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This step is actually common to a certain number of different applications. The instruction mentioned in this page are completely defining all these applications, even though some limitations may occur in some of them, consisting in a reduced number of possible choices availability.

FLUID MODELS

The first section is about defining the fluid models, turbulence and density in particular.

• Flow type: drop down list from which the user has to select the flow type

• Incompressible: to simulate incompressible fluids like water, oil or air at low velocity.
• Compressible: to simulate compressible ideal-fluids like air or gas in general
• Turbulence: drop down list from which the user has to select the turbulence model

• Laminar: to simulate viscous flows in laminar regime
• k-epsilon: to model turbulence via the two equations k-epsilon model (reference)
• k-omega SST: to model turbulence via the two equations k-omega SST model (reference)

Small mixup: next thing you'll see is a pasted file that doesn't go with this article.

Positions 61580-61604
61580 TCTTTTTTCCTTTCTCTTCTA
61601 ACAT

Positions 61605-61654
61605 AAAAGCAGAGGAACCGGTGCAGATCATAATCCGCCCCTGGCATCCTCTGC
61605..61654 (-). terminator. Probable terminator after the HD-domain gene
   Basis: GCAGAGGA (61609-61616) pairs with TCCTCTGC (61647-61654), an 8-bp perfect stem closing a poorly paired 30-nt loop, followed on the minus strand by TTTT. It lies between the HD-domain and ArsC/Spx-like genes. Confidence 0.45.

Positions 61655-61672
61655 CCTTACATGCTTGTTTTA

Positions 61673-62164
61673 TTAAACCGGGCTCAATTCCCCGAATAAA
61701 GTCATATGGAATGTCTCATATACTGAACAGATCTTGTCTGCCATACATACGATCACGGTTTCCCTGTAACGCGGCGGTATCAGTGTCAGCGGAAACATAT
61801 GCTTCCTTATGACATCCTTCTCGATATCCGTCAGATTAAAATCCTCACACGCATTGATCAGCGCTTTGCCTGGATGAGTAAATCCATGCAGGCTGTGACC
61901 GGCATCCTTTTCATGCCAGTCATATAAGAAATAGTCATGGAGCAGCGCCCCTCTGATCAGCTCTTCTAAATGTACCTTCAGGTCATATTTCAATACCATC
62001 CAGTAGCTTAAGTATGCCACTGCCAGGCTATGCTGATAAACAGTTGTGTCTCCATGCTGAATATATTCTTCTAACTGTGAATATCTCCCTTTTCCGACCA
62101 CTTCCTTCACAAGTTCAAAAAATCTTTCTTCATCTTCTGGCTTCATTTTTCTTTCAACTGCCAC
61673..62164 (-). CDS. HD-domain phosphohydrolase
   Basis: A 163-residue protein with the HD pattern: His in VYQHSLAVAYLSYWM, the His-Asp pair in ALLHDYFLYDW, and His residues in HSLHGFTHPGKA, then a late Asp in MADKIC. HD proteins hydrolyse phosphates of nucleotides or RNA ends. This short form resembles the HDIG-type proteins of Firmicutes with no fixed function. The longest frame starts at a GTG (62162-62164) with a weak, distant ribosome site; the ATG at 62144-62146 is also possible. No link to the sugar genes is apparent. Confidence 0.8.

• SA: to model turbulence via the one equation Spalart-Allmaras model (reference)
• Fluid properties: specification of the fluid properties parameters

• Fluid initialization: definition of the initial condition for the fluid variables

{{% notice info %}} Properties and parameters to insert vary with the Flow Type. {{% /notice %}}

• Turbulence initialization: definition of the initial condition for the turbulent variables

We report here the most common initialization for the turbulent variables

• Turbulent kinetic energy: $k = \cfrac{3}{2} \left( \overline{u} \cdot I \right)^{2}$

• Turbulent dissipation rate: $\varepsilon = \cfrac{0.09 k^{1.5}}{l}$

• Specific dissipation rate: $\omega = \cfrac{\sqrt{k}}{l}$

• Turbulent kinematic eddy viscosity: $\nu_{t} = \sqrt{\cfrac{3}{2}} \overline{u} \cdot I l$

where $I$ is the turbulence intensity (suggested between 1% and 10%) and l is the turbulence length scale, approximated with the hydraulic diameter $D_h$.

{{% notice info %}} Properties and parameters to insert vary with the turbulence model {{% /notice %}}

SPECIAL SECTION

[To be completed ...]

BOUNDARY CONDITIONS

The boundary conditions are the fundamental stage of the CFD simulations. CONSELF gives you a multiple choice of boundaries, each of which is target for the peculiar application you are currently using. Here you are a brief summary of what you are required to insert.